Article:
Middle East update: October 17 2018


United Nations Syria envoy Staffan de Mistura is leaving his post for, uh, “personal reasons” at the end of November. I don’t use those quotes to make fun of de Mistura, who has failed but in a job at which there never was much chance for success. On his way out de Mistura says he wants to conclude an agreement to form a committee to draft a new Syrian constitution, which probably won’t happen. The agreement is being held up by the Syrian government. The committee is supposed to include three 50 person blocks–one picked by the rebels, one by the government, and a third made up of ostensibly neutral people chosen by the UN (women, activists, tribal leaders, Syria “experts,” and so on). Damascus fears that third block will be almost as anti-Bashar al-Assad as the rebel block, and that fear may be justifiable even though there are clearly ways to balance it (by including leaders of Syrian minority groups that back Assad, for example).

NBC News says that the Trump administration is planning to leverage Iran out of Syria via reconstruction aid:

The plan would emphasize political and diplomatic efforts to force Iran out of Syria by squeezing it financially. It would withhold reconstruction aid from areas where Iranian and Russian forces are present, according to three people familiar with the plan. The U.S. would also impose sanctions on Russian and Iranian companies working on reconstruction in Syria.

“There’s a real opportunity for the U.S. and its allies to make the Iranian regime pay for its continued occupation of Syria,” said Mark Dubowitz, chief executive at the Foundation for Defense of Democracies, a think tank strongly opposed to the Iranian regime.

Driving Iran out of Syria would be one prong in an approach that would also involve continuing to destroy remaining pockets of Islamic State fighters and finding a political transition after the exit of both ISIS and Iran that does not call for Syrian President Bashar al Assad to step aside.

The FDD crowd has been pushing this idea for a while now. I tend to think it gets Assad’s priorities wrong, but it seems the hope is that between sanctions on Iran and the refusal to aid Syrian recovery, the US can make staying in Syria so costly for Iran that it has no choice but to withdraw.


Despite Turkey’s release of US pastor Andrew Brunson last week, Secretary of State Mike Pompeo says the Trump administration hasn’t yet decided if it will lift the sanctions it imposed on Ankara over Brunson’s case. Pompeo, who was in Turkey on Wednesday over the Jamal Khashoggi affair, told reporters that they’ll “have a decision on that shortly.” I don’t think you can read too much into the situation yet, though it’s a little weird that they’re hedging on it at all.


The Treasury Department on Wednesday sanctioned Afaq Dubai, a financial services company headquartered in Iraq, for allegedly providing support to ISIS. Apparently the group is run by two ISIS financiers and is not run out of Dubai despite its name.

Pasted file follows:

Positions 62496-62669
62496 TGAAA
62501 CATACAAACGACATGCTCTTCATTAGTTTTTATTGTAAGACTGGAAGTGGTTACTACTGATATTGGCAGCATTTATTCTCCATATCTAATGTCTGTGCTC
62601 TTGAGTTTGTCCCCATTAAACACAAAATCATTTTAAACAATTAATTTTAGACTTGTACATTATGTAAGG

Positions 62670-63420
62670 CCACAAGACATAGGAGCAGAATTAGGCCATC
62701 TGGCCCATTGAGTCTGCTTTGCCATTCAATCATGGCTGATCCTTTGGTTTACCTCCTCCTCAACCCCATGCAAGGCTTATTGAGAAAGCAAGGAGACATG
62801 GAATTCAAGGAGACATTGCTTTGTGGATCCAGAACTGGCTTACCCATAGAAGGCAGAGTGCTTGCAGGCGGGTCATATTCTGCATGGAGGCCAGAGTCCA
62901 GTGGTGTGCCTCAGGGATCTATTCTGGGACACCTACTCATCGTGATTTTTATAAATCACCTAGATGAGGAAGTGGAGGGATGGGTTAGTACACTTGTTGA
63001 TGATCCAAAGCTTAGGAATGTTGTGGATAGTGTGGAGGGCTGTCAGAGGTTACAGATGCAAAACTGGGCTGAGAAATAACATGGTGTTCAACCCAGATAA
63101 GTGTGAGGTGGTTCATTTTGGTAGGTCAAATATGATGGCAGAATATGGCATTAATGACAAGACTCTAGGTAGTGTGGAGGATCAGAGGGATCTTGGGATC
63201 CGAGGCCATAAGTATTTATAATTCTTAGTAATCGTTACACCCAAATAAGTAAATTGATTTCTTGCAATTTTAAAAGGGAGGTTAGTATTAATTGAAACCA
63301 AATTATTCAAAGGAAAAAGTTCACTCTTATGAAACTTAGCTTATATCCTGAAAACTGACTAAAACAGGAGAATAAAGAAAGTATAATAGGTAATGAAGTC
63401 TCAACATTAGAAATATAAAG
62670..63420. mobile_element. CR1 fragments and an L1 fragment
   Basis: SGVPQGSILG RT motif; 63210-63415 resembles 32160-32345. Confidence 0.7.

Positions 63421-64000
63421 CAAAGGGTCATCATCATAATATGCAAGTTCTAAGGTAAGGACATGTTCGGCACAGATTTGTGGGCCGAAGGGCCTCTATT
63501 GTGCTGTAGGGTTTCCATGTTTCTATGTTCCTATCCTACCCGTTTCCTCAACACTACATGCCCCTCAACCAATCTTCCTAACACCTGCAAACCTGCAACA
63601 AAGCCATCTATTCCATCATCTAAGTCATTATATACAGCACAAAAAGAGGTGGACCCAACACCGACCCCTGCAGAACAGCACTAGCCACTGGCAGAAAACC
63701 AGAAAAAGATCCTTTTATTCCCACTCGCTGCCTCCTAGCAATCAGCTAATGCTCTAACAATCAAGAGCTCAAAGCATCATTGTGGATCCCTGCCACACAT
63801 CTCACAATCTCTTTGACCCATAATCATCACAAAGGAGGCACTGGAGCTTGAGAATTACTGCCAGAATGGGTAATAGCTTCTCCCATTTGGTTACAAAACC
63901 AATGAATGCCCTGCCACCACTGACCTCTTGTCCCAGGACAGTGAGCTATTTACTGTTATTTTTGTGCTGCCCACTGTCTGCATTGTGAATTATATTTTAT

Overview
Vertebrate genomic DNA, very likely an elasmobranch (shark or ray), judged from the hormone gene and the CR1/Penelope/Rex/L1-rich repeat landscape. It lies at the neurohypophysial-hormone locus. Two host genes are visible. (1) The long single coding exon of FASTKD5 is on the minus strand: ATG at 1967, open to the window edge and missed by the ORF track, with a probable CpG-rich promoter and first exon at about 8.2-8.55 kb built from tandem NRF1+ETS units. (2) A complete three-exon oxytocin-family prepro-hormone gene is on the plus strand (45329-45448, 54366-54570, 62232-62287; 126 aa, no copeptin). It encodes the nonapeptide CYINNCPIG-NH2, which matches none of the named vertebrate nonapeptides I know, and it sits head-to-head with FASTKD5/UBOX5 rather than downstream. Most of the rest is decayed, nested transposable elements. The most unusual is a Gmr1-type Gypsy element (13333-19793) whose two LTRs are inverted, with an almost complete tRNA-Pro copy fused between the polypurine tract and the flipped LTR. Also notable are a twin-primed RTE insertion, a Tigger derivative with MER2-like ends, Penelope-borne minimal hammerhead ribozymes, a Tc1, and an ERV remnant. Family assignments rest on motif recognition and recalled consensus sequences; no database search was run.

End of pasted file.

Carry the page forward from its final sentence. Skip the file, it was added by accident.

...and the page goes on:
One major casualty of Iraq’s massive water pollution problem is the country’s small Mandaean community. Mandaeans claim to follow the teachings of John the Baptist, and their religious practice includes immersive baptisms in running water–i.e., rivers. But the water used in Mandaean baptism is supposed to be pure, and the Tigris and Euphrates are increasingly putrid. Pressures in Iraq have caused thousands of Mandaeans to leave the country over the past several years, which is an existential threat to a community that was small to begin with and doesn’t admit converts.


The Israeli military struck more than 20 targets in Gaza on Wednesday after a rocket fired from the city hit a house in the Israeli city of Beersheba overnight and a second rocket struck out to sea in central Israel. There were no casualties in the rocket strike though the residents of the house apparently needed to be treated for shock. One Palestinian militant was reportedly killed though I would expect additional reports of casualties once the smoke clears. Both Hamas and Islamic Jihad denied responsibility, though it’s unclear who else in Gaza would have projectiles capable of reaching central Israel and anyway Israel regards Hamas as responsible for any attack out of Gaza regardless of who specifically carried it out.

In related news, Israeli Defense Minister Avigdor Lieberman halted Qatari fuel shipments into Gaza over the weekend, just days after they began, over the weekly protests at the Gaza fence line. After all, what better way to tamp down protests over the subhuman living conditions in Gaza than by stifling efforts to make them a little less subhuman? Lieberman may have political reasons for taking this step. His Yisrael Beitenu party is sagging in the polls, and he’s lurching right to try to get its mojo back. In addition to Gaza, Lieberman is leading the charge to expand Israeli settlements around Hebron, a holy city to both Jews and Muslims where the settlements are a particular source of conflict in the West Bank.

972 Magazine has a primer on Khan al-Ahmar, the Bedouin settlement in the West Bank that the Israeli military will likely tear down any day now to appease nearby Israeli settlers. International Criminal Court prosecutor Fatou Bensouda has called the pending Khan al-Ahmar demolition a “war crime” and is threatening to take action at the ICC if it’s carried out.